Search All of the Math Forum:
Views expressed in these public forums are not endorsed by
NCTM or The Math Forum.


Math Forum
»
Discussions
»
sci.math.*
»
sci.math
Notice: We are no longer accepting new posts, but the forums will continue to be readable.
Topic:
sin n over n
Replies:
10
Last Post:
Aug 6, 2011 2:47 PM




Re: sin n over n
Posted:
Jun 28, 2011 11:20 AM


In article <2b665f67a945419fab36812899f6c4b0@bl1g2000vbb.googlegroups.com>, Babu <tprof@hotmail.it> wrote: >It is not my homework :) >I am not a student, but a retired Italian high school teacher >I love trying to solve puzzles and math problems >Usually they have a solution in the end of the book. > >But this one was invented by me and I am not sure if the solution >works >I put it here >http://img855.imageshack.us/img855/5307/sinnovern.png > >Any help, suggestion etc will be highly appreciated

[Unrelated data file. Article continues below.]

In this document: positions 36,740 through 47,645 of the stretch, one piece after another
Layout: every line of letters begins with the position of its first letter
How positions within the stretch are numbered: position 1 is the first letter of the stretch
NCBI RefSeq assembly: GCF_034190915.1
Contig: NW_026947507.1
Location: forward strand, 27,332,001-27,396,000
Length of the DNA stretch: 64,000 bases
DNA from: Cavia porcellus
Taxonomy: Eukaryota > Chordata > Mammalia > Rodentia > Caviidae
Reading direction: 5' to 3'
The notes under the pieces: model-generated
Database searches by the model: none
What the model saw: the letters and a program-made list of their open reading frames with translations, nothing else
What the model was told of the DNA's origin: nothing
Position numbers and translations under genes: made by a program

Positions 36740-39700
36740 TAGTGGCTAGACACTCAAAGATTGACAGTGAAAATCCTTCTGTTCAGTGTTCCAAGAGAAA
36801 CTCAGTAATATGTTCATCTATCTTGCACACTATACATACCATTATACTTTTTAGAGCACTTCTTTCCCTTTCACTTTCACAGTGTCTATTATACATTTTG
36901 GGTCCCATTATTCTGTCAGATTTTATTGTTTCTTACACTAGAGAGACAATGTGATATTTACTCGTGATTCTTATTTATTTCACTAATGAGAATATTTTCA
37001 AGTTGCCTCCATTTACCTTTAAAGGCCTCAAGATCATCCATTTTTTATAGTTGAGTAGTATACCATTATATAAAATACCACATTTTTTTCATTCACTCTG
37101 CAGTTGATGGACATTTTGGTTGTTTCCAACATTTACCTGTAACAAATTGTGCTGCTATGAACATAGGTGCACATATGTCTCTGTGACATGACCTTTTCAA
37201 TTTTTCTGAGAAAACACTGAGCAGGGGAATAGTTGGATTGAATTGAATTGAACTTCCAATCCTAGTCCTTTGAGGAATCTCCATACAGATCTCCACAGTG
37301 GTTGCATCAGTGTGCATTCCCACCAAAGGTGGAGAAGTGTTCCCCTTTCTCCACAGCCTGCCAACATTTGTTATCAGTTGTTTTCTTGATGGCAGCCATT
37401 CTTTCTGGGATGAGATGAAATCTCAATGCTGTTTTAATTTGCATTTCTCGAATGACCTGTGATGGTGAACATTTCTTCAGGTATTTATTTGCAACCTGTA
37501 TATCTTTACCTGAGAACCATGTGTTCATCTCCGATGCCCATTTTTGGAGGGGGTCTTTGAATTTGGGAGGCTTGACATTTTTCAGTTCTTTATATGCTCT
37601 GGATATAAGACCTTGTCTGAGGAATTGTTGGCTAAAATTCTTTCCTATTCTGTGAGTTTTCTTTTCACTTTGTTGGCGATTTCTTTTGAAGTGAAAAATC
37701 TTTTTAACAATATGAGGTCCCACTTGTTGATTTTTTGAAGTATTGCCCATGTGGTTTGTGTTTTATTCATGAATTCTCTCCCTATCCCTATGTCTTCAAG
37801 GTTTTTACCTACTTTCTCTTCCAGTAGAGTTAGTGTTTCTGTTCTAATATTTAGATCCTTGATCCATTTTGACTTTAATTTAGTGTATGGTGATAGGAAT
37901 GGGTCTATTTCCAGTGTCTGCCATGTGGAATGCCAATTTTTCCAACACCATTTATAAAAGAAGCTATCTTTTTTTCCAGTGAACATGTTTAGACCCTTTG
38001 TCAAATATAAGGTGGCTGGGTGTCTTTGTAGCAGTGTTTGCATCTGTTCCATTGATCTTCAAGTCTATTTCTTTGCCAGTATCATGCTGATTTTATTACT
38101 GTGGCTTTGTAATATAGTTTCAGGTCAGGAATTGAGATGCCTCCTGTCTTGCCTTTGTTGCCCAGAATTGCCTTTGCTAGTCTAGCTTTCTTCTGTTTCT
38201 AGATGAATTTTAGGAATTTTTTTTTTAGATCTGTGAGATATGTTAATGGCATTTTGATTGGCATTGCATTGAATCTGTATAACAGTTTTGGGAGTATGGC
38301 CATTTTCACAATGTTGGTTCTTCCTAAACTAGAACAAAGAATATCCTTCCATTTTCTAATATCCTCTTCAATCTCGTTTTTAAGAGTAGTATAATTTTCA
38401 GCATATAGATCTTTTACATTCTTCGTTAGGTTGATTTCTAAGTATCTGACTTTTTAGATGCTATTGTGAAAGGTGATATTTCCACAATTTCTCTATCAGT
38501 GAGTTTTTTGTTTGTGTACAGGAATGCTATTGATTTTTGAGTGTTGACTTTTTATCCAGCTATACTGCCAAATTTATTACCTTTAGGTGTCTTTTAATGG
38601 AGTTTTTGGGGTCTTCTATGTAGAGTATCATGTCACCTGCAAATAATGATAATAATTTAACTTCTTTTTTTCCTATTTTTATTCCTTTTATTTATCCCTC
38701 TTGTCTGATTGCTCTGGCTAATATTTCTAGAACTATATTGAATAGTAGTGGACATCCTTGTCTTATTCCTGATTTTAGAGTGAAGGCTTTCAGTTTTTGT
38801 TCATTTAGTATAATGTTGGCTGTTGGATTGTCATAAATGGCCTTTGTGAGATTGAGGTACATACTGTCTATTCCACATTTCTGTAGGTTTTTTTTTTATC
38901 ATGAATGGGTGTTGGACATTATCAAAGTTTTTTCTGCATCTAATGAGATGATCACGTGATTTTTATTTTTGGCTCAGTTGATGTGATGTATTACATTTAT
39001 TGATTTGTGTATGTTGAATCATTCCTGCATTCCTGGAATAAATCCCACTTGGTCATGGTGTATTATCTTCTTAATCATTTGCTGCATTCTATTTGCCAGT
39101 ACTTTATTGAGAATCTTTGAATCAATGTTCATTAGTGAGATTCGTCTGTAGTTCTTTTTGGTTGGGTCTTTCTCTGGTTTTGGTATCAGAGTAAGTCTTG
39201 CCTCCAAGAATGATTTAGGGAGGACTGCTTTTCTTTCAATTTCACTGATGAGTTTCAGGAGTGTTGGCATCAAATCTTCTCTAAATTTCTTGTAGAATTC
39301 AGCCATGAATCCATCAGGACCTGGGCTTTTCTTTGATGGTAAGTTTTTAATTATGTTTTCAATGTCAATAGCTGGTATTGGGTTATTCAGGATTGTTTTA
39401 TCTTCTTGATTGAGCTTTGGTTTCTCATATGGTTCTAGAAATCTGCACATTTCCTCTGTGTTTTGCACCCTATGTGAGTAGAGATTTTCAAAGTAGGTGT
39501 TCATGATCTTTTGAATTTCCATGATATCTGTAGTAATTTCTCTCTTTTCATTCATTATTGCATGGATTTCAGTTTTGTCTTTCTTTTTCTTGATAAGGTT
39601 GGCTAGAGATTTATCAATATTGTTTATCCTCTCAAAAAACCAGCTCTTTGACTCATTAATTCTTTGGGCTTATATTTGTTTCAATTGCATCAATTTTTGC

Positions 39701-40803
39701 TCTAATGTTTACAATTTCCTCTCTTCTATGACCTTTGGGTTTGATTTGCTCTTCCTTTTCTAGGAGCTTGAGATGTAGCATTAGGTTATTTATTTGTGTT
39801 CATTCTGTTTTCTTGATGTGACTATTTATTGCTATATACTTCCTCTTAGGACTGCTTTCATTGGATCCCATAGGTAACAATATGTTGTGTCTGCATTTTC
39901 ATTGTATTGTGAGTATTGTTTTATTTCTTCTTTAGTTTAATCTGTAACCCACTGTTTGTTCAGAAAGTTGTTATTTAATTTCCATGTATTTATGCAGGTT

While your result is true, the series does converge conditionally, your proof needs modification.
It is true that a_k <= b_k and that b_k > b_{k+1}; however, that does not imply that a_k > a_{k+1}, nor even that a_k > a_{k+1}.
You sum together 3 consecutive terms of b_k, and call it a_k. Not only does this confound what you mean by a_k, but those elements grouped together don't always have the same sign, nor do they cover all of the b_k (e.g. b_25 is not covered by a_k; a_7 covers b_22 through b_24 and a_8 covers b_26 through b_28).
The proper way to handle this is to show that
N  > sin(n)  n=1
is bounded independent of N. Because 1/n is monotonic decreasing, the series converges conditionally by Dirichlet's convergence test <http://en.wikipedia.org/wiki/Dirichlet%27s_test>.
Rob Johnson <rob@trash.whim.org> take out the trash before replying to view any ASCII art, display article in a monospaced font